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Functional Element of Control: Pistol Workspace Management

 

For Manual Monday, we are continuing our discussion on control and the pistol. Specifically, we will be addressing what workspace looks like for the pistol. Learning all elements of the shot process for the pistol is vital, as the M17 will be fielded to elements of the 82nd within the near future. The M17 will also be going to more people than it is currently. So all of us need to improve our shot process with the pistol. The reference for this discussion is TC 3-23.35 Dated May 2017.

 

As a refresher, the functional element of control is the act of firing the weapon while maintaining proper aim and adequate stabilization until the bullet leaves the muzzle. Trigger control and the Paratrooper’s position work together to allow the sights to stay on the target long enough for the Paratrooper to fire the weapon and bullet to exit the barrel.

 

WORKSPACE MANAGEMENT

 

The workspace is a spherical area, 12 to 18 inches in diameter centered on the Paratrooper’s chin and about 12 inches in front of his or her chin. The workspace is where the majority of weapons manipulations occur. Conducting manipulations in the workspace allows the Paratrooper to keep his or her eyes oriented towards a threat, or the individual sector of fire while conducting critical weapons tasks that require hand-and-eye coordination. Use of the workspace creates efficiency of motion by minimizing the distance the weapon has to move between the firing position to the workspace and return to the firing position.

 

 

Workspace management includes the Paratrooper’s ability to perform the following functions (drills) routinely, with fluidity of motion and smoothness in execution to ensure the fastest possible return of the weapon’s orientation to the target area while maintaining observation of the target area or sector of observation.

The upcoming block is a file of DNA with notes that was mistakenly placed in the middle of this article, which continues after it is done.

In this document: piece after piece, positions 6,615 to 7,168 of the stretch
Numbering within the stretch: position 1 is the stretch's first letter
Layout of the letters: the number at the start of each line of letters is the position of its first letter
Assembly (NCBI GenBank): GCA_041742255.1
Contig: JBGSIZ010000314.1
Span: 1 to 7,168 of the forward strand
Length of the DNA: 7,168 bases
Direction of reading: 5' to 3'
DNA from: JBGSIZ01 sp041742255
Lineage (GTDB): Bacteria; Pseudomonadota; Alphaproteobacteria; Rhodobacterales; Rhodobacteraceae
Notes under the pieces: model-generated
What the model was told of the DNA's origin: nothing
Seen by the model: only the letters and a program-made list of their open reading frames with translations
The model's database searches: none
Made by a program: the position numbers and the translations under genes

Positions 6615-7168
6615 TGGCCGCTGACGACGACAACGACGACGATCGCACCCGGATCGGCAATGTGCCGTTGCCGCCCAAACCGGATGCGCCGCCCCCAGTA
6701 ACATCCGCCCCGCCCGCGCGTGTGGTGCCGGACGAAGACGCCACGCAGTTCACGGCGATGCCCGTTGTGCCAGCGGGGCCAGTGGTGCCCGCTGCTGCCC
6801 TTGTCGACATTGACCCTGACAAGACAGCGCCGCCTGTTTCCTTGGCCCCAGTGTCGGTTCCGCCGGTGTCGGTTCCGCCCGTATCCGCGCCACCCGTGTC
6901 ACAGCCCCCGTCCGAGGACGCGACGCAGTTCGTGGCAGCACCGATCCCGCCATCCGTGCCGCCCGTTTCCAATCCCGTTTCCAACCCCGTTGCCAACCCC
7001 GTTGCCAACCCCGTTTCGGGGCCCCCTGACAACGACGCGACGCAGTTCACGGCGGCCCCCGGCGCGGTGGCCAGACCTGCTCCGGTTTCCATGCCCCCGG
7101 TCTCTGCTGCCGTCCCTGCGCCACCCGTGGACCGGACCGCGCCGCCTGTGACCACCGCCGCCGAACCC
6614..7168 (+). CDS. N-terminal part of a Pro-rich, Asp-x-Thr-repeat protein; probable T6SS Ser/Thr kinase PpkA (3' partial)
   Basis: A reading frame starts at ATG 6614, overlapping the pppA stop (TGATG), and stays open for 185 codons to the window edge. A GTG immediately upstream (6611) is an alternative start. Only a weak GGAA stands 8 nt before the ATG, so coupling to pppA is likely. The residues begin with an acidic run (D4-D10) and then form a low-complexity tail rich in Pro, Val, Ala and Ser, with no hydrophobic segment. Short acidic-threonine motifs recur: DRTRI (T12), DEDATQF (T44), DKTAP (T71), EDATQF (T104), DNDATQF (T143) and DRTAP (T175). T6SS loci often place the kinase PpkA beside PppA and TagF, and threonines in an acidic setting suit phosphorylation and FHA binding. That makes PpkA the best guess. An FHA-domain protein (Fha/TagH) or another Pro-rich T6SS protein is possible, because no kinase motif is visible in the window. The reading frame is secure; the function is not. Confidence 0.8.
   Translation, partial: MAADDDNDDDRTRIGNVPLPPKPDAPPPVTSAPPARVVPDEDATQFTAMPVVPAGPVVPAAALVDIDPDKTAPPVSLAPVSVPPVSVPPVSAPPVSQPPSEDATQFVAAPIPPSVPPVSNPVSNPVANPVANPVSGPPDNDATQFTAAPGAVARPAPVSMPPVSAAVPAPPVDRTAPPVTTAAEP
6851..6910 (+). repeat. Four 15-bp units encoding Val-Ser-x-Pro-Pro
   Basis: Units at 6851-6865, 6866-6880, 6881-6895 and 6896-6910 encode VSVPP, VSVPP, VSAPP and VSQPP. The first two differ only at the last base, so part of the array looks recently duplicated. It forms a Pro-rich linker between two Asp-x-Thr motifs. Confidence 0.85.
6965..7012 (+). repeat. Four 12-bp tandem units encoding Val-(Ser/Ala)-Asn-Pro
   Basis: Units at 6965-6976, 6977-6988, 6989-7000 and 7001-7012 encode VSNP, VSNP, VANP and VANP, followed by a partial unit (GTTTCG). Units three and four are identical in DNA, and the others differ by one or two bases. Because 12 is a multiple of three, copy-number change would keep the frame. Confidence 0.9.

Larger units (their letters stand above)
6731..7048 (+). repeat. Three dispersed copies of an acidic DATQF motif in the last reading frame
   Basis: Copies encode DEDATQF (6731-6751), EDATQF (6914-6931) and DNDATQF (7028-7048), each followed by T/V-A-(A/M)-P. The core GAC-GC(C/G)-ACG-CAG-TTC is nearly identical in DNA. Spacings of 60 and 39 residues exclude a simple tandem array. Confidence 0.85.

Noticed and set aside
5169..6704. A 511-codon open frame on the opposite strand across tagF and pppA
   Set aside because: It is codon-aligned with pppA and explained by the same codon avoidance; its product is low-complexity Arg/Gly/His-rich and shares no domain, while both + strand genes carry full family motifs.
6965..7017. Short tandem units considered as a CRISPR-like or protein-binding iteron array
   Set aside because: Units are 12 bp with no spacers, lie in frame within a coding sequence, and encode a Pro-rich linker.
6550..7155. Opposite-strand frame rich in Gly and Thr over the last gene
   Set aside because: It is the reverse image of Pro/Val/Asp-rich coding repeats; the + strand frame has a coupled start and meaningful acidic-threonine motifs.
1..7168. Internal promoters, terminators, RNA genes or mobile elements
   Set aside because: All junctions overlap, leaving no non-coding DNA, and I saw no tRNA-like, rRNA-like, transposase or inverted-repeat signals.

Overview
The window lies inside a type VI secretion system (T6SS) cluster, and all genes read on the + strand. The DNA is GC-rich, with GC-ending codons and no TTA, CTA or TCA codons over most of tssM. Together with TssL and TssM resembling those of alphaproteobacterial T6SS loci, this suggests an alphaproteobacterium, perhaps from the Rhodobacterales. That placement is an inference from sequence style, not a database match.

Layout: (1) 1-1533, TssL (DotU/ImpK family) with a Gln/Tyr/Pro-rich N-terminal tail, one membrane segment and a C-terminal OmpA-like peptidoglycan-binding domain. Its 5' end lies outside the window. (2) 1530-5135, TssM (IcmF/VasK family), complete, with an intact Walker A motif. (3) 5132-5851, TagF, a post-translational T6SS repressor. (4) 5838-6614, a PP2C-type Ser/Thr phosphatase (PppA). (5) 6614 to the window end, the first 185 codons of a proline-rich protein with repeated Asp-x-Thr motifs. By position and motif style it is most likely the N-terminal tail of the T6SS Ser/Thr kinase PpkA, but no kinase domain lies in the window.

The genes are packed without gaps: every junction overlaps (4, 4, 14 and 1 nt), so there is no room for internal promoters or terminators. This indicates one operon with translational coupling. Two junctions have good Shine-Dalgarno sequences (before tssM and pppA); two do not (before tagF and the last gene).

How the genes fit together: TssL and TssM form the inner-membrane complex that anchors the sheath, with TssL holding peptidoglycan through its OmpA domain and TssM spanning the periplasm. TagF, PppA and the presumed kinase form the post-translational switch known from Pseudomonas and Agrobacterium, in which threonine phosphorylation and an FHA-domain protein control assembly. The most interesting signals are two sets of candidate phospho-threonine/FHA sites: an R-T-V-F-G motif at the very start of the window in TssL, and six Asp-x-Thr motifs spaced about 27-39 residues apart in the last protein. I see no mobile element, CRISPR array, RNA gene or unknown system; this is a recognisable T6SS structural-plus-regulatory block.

The close fight requires rapid manipulations, a balance of speed and accuracy, and very little environmental concerns. Paratroopers must move quickly and efficiently through their manipulations of the fire control in order to maintain the maximum amount of muzzle orientation on the threat through the shot process. This second-nature efficiency of movement only comes from regular practice, drills, and repetition.

 

Bringing the pistol into workspace needs to be practiced. NCO’s need to make sure that Paratroopers understand the standard for the use of workspace, and then practice it. This does not require going to the range, just some time and creativity when it comes to dry-fire.

 

Keep in mind, the pistol is the most perishable skillset for any Paratrooper to learn. The best combat shooters in the Army will devote the majority of their training time to this weapons system, even though it might be utilized in less than one percent of the engagements they encounter. The reason being when they need that pistol, they need to be fast and accurate.

So to sum up, we’ve discussed what workspace is. We also discussed methods of training to be proficient with it. Next week, we will continue our discussion on the functional element of control as we address calling the shot.

#weaponsmastery #shotprocess

Raymond Miller
82nd Airborne Division Small Arms Master Gunner: primary weapons trainer, force modernization for individual weapons, and range liason for the 82nd.

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